The offset value is the byte offset in the block specified. For current Linux systems, there is only one block, and the block field is not set. The size value is the number of bytes in the value. The length of the name determines the length of the entry, and the next entry starts at the next 4-byte boundary. The entry type value can have one of the six values given in Table 15.17.

Table 15.17. Values for the type field in the extended attribute name entry.

Type Value

Description

1

User space attribute

2

POSIX ACL

3

POSIX ACL Default (directories only)

4

Trusted space attribute

5

LUSTRE (not currently used by Linux)

6

Security space attribute

If the type of the attribute is a user, trusted, or security space attribute, the value at the end of the block will simply be the value part of the attribute pair. If the type is one of the POSIX ACL types, the value has its own set of data structures.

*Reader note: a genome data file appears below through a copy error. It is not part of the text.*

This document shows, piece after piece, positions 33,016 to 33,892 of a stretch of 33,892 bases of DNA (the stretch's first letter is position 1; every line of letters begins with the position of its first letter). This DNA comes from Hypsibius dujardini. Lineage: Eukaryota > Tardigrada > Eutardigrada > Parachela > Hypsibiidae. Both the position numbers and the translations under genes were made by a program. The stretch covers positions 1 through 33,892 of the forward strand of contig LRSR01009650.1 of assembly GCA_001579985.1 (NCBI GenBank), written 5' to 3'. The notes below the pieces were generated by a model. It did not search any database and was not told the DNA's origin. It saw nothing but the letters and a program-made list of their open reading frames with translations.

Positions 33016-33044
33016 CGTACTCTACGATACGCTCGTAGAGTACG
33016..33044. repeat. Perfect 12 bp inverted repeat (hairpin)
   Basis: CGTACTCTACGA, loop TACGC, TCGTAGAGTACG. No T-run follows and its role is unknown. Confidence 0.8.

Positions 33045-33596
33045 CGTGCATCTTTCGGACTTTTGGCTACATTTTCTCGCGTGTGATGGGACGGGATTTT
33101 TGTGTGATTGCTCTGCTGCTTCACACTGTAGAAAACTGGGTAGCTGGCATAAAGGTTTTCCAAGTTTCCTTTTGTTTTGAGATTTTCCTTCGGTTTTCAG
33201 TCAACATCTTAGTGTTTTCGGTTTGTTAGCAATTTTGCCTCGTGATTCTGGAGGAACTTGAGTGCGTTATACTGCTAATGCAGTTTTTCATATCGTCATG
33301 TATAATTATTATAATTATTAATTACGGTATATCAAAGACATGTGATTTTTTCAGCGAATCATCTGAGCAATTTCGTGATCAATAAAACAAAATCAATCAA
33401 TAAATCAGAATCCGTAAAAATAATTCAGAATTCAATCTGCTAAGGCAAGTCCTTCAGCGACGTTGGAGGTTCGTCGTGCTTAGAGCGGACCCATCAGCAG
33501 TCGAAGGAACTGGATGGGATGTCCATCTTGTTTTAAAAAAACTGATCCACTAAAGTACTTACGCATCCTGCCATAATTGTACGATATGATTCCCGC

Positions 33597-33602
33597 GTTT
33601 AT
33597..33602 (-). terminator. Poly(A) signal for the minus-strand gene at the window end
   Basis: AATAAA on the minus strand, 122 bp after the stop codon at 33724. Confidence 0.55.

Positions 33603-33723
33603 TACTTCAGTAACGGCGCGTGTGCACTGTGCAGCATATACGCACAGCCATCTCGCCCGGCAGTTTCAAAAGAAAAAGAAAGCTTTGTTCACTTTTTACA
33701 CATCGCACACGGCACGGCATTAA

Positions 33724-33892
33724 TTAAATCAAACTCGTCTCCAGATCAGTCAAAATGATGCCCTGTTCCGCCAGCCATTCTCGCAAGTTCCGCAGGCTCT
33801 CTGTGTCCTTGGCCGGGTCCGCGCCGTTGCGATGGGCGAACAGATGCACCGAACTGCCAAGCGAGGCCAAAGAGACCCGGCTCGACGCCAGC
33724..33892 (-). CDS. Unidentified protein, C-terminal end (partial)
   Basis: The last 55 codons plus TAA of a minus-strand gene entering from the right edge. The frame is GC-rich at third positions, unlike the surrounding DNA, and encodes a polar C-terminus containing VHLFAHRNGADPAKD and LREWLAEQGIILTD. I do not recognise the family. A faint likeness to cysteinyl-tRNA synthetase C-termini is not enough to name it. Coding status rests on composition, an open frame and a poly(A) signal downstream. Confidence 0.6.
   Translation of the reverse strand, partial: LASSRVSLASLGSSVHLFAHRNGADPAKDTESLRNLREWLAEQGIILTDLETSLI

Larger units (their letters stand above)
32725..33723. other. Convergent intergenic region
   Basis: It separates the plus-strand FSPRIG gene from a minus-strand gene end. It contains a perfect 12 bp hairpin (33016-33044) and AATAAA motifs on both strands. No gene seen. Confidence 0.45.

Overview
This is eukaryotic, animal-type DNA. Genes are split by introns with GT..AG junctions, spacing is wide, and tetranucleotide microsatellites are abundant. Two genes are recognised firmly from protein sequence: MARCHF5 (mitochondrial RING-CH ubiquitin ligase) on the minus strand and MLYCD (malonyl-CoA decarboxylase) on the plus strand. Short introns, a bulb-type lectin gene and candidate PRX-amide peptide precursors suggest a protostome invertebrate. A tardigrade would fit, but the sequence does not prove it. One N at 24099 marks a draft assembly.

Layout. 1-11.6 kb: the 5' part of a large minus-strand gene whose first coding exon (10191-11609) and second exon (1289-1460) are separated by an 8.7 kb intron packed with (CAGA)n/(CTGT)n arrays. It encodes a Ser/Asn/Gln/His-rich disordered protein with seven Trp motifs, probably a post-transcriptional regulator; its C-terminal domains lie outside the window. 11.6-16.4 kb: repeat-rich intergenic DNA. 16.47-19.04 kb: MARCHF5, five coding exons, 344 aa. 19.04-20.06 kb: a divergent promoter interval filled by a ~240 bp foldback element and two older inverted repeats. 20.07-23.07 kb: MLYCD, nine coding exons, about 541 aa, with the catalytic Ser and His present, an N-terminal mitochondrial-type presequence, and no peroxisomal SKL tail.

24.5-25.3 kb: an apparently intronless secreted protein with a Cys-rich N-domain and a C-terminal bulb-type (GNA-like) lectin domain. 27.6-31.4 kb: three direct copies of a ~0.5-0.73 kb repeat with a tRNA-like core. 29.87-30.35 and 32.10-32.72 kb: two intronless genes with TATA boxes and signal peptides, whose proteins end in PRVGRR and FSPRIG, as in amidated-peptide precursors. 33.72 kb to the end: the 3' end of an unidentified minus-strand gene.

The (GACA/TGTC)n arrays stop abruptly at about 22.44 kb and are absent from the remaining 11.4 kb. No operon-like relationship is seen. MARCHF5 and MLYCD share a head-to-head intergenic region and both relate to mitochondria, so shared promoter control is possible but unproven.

The value part of a POSIX ACL attribute starts with a header and then a list of entries. The header data structure has only one field and is given in Table 15.18. The data structure for the ACL entries is given in Table 15.19.

Table 15.18. Data structure for the POSIX ACL header.

Byte Range

Description

Essential

03

Version (1)

Yes

Table 15.19. Data structure for the POSIX ACL entries.

Byte Range

Description

Essential

01

Type (tag) (see Table 15.20)

Yes

23

Permissions (see Table 15.21)

Yes

47

User / Group ID (not included for some types)

Yes

The type field in the ACL entry identifies the type of permission that the entry is for. The values given in Table 15.20 are defined.

Table 15.20. Values defined for the POSIX ACL entry type field.

Type

Description

0x01

Userspecified in inode

0x04

Groupspecified in inode

0x20

Otherall other users

0x10

Effective rights mask

0x02

Userspecified in attribute

0x08

Groupspecified in attribute